Also: since my Mom and I are only 16 years apart, we ended up liking a lot of the same music. Which made going to concerts a lot easier, because we’d often wanna go to the same shows.
So, I’ve definitely seen a lot more bands than friends.
Mom was 15 when she had me. Honestly, my life sucked. She used to say that she could have given me up for adoption and then decided not to because she realized that I would love her unconditionally- no matter what. Our relationship progressed pretty negatively because of that mindset of hers. Every negative thing I did was against what she thought motherhood would be like. I was something she could pick up and put down and leave behind at her leisure. There were a number of times she’d drop me off at a family member’s house and disappear. Once, I came home from kindergarten and no one was there (dad was in prison). The next morning, my uncle showed up. He had heard my mom left and had a gut feeling he needed to go to my house.
There was no food and the heat had been turned off by the utility company. I don’t remember much about that time other than the peanut butter and jelly sandwiches and the demolition man movie.
She had she pretty bad trauma and never processed it properly, so when she got angry due to a trauma reminder, she got really angry.
When she was good – boy she was golden. She could be the most fun of a person you could ask for, but she wasn’t a mother. She never held and comforted, she expected hugs and comfort. She was a kid, and thought with a kid brain. When we had some spare change, she’d walk me to the ice cream place and she’d buy herself an ice cream and we’d go back home.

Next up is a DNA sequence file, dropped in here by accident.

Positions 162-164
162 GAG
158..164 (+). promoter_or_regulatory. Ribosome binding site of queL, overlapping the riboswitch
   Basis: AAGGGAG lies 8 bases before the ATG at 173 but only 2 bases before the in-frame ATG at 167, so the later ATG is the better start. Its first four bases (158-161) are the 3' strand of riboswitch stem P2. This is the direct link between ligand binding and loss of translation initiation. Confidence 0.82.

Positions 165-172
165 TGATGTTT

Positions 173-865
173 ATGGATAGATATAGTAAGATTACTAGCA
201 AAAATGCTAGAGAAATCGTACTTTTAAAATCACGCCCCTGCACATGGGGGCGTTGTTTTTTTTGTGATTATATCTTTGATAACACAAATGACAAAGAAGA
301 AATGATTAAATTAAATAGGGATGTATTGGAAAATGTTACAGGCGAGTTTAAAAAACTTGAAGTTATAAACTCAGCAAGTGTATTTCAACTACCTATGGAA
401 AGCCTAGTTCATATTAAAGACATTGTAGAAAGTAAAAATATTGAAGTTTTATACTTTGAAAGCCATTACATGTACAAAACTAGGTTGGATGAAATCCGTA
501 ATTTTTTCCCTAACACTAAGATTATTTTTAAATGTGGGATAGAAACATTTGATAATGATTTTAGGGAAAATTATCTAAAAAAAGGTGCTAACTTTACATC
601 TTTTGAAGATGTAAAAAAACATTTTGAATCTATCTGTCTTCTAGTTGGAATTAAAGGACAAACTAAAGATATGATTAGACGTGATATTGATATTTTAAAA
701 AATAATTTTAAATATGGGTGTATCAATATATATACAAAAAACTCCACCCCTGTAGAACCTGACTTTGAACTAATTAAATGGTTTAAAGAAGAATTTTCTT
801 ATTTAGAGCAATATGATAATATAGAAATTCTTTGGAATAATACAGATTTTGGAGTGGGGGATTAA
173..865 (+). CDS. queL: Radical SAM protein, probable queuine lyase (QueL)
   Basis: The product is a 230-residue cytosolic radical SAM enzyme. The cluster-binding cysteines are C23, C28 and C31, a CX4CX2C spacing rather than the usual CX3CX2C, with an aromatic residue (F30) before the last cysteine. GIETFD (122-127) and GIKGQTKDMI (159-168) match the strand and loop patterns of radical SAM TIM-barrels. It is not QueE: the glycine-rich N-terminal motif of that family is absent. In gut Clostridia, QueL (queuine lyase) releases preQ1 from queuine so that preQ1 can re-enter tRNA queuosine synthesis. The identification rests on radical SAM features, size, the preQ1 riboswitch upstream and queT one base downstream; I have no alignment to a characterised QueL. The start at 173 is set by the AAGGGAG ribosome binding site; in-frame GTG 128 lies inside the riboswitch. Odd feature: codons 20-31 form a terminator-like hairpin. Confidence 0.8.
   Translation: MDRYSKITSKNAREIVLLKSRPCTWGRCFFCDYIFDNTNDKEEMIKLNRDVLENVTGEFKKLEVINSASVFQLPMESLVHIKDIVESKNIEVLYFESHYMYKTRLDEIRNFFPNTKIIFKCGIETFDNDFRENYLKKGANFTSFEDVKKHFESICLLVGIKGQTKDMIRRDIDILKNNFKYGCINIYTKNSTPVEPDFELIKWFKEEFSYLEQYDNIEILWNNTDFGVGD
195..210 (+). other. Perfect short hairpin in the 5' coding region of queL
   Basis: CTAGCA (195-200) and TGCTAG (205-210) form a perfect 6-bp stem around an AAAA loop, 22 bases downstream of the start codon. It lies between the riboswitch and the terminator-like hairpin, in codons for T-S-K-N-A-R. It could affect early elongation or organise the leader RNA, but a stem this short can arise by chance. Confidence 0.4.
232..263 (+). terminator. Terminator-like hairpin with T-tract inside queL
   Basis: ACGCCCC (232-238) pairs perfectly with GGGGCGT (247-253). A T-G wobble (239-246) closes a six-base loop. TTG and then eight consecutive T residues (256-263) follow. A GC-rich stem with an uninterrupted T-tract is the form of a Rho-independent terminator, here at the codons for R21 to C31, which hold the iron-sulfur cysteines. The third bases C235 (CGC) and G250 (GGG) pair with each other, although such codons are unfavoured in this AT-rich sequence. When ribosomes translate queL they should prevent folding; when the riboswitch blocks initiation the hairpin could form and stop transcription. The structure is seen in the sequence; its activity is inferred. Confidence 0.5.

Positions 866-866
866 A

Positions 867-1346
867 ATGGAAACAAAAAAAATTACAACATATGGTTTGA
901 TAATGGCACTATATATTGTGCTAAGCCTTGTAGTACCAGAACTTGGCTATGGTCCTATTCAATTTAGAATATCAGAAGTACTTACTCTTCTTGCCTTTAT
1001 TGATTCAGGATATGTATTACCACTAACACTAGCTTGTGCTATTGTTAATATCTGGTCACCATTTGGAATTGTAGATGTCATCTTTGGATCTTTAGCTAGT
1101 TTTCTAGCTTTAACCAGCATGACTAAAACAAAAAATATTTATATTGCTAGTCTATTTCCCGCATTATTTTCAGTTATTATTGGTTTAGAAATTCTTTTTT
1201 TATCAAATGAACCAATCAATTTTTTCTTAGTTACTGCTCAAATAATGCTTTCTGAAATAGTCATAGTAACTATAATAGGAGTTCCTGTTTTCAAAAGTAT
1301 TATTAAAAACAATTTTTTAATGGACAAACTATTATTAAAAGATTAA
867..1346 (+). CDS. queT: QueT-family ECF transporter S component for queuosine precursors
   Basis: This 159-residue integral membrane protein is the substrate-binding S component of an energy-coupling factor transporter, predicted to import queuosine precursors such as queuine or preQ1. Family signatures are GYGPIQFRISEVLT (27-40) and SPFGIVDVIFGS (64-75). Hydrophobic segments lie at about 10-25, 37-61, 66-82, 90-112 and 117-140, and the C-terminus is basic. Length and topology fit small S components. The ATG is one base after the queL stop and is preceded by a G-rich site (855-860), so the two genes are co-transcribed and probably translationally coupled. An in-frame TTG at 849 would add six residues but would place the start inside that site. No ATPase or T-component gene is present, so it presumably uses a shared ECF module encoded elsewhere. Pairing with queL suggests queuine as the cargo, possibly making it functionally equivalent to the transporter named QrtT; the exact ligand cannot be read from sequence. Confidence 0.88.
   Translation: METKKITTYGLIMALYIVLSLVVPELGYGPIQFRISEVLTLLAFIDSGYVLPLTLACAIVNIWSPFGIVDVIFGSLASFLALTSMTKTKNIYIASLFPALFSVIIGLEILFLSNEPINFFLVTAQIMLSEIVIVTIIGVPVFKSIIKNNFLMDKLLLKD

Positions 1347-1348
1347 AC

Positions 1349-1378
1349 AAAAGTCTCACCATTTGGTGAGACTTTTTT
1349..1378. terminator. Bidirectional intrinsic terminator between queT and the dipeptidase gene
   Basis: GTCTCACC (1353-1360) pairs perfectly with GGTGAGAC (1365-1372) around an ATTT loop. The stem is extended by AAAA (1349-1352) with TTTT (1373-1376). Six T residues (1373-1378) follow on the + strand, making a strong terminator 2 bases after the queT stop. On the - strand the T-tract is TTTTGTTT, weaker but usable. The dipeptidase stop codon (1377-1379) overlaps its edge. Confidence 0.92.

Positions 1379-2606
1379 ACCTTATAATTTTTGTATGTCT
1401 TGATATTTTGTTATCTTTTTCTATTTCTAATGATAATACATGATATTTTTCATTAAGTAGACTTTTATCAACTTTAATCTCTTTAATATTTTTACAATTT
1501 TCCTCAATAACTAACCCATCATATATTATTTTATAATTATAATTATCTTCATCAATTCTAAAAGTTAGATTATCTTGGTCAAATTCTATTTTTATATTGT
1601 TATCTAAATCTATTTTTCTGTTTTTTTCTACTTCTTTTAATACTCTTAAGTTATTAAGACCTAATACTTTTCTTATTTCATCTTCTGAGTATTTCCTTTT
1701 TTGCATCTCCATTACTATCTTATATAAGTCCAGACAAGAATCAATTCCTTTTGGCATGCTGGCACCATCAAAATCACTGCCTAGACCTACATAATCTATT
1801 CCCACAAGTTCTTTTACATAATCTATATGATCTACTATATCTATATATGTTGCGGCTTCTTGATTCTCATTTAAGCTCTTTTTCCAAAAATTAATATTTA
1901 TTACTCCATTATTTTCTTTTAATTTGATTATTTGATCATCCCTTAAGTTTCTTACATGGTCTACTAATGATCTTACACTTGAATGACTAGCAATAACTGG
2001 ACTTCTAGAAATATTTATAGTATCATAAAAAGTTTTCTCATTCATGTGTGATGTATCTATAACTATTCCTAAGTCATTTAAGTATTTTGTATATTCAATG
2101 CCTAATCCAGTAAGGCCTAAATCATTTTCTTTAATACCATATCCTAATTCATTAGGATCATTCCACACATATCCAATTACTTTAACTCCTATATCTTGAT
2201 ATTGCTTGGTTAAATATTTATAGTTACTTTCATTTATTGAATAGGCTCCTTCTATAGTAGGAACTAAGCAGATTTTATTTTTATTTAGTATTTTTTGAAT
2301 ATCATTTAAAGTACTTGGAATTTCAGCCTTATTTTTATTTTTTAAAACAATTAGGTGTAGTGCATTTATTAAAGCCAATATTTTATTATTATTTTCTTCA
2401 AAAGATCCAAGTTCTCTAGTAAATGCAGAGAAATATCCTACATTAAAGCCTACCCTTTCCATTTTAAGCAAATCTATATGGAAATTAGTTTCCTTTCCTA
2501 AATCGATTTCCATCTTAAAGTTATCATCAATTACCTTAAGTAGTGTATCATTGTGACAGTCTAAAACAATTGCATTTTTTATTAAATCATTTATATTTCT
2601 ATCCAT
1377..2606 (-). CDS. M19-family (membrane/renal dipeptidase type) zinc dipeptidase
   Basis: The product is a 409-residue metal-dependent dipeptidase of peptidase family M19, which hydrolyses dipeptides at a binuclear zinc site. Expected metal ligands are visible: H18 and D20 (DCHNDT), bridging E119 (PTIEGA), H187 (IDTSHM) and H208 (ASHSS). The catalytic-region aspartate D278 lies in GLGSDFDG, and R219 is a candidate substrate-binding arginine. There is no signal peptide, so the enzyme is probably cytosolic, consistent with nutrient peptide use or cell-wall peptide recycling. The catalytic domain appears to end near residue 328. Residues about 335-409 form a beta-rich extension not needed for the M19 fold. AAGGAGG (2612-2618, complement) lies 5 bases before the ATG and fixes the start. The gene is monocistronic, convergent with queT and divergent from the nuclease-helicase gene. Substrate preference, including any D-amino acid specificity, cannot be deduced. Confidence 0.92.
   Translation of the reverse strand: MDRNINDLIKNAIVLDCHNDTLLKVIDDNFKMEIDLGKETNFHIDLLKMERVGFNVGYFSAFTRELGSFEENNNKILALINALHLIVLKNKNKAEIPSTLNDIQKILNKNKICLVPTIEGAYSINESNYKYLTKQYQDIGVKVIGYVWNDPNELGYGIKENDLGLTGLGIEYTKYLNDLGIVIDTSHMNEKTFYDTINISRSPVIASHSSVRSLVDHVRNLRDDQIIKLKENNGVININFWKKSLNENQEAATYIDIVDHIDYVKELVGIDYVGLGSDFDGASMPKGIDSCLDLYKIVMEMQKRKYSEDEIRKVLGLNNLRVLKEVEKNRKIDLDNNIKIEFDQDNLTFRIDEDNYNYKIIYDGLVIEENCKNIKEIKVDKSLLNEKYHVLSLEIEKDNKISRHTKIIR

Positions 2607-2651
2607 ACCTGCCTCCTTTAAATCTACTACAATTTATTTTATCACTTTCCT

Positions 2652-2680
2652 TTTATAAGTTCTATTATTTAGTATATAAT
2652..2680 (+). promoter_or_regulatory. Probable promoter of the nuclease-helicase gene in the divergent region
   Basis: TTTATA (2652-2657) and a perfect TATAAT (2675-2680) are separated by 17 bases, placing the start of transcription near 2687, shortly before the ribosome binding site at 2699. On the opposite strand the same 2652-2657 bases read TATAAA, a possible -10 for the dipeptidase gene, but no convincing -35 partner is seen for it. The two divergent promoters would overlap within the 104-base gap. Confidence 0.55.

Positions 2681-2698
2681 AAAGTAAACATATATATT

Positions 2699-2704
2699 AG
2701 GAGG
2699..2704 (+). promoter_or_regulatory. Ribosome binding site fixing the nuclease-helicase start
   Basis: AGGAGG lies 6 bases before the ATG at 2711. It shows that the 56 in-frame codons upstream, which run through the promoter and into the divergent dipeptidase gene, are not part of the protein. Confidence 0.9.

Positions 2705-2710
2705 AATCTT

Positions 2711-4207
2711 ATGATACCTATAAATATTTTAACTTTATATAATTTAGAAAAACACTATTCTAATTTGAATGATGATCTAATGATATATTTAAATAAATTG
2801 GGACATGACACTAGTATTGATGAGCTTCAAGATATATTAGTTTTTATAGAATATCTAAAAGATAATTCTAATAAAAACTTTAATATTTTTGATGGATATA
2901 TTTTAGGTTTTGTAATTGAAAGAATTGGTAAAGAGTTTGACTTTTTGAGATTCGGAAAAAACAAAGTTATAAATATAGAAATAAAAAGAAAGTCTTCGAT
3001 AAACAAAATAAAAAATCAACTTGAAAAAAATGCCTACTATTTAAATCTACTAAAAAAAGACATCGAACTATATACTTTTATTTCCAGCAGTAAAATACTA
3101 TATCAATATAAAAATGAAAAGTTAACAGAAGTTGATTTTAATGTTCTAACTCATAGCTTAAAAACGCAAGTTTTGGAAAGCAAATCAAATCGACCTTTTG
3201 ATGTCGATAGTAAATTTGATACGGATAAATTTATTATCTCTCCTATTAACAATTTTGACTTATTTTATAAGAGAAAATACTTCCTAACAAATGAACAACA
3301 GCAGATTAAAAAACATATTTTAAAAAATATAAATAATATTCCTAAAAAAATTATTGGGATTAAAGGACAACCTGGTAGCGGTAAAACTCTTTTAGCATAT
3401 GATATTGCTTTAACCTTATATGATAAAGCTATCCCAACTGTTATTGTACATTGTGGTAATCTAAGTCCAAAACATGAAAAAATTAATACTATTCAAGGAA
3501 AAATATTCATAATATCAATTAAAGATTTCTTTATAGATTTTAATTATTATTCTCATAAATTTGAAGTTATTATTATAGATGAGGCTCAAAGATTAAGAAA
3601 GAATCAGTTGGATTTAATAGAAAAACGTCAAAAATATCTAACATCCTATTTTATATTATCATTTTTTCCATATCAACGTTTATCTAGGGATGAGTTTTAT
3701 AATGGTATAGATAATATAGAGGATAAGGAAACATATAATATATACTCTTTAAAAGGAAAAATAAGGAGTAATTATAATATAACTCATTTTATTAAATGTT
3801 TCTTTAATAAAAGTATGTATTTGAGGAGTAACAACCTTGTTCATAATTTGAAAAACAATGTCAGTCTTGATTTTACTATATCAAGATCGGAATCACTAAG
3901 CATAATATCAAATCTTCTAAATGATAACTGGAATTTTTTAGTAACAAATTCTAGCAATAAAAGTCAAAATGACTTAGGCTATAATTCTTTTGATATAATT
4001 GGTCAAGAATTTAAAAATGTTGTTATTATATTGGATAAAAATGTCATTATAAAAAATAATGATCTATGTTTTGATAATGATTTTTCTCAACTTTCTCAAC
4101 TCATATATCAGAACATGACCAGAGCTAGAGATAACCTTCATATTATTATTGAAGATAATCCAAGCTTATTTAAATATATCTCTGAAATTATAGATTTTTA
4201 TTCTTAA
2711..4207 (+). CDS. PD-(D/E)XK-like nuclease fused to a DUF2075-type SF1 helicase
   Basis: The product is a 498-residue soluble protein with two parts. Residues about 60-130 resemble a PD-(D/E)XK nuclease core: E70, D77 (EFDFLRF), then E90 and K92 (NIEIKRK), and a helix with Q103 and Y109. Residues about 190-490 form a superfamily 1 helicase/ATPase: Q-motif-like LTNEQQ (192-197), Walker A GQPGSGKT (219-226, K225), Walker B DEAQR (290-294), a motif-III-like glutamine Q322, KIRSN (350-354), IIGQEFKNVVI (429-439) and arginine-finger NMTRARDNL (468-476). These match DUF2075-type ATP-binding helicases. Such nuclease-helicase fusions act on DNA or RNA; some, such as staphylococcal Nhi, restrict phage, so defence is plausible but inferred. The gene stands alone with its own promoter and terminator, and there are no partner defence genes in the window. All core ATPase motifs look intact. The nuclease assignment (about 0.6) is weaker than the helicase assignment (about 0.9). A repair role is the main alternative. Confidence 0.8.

As I got older, our already weird relationship became weirder. She told me she didn’t want people to know she was my mom and I could introduce her as my sister. She would tell people that she had three children (my siblings) and not claim me because people would do the math. She wanted to be friends with my friends. She wanted to hang around when they were there.
What I know about having a teenage mom is this: I loved her with the kind of fanatical worship that messed me up for a long time. She could be funny and cruel at the same time. When she gave you attention, your world would be brighter but when she was mad at you, the world would be dark.
She never grew out of her teenage mindset, and I had to come to grips with that.
I can’t say that every teenage mom is like mine, but mine was rough.
7. Biologically speaking…
My parents got married when they found out my mom was pregnant at 16 (she had me her senior year at 17), and both still managed to work their way through college with me in tow. It was honestly pretty annoying. They liked to party a lot with their friends, which got annoying quick having a bunch of 30-somethings getting drunk and listening to loud music when I had to be up early. My mom enjoyed the attention of being mistaken for my sister, but it felt gross because she was the “hot mom” to all my guy friends growing up and I never heard the end of it. My dad wasn’t really interested in doing “dad” things until they had my sister in their mid-20s.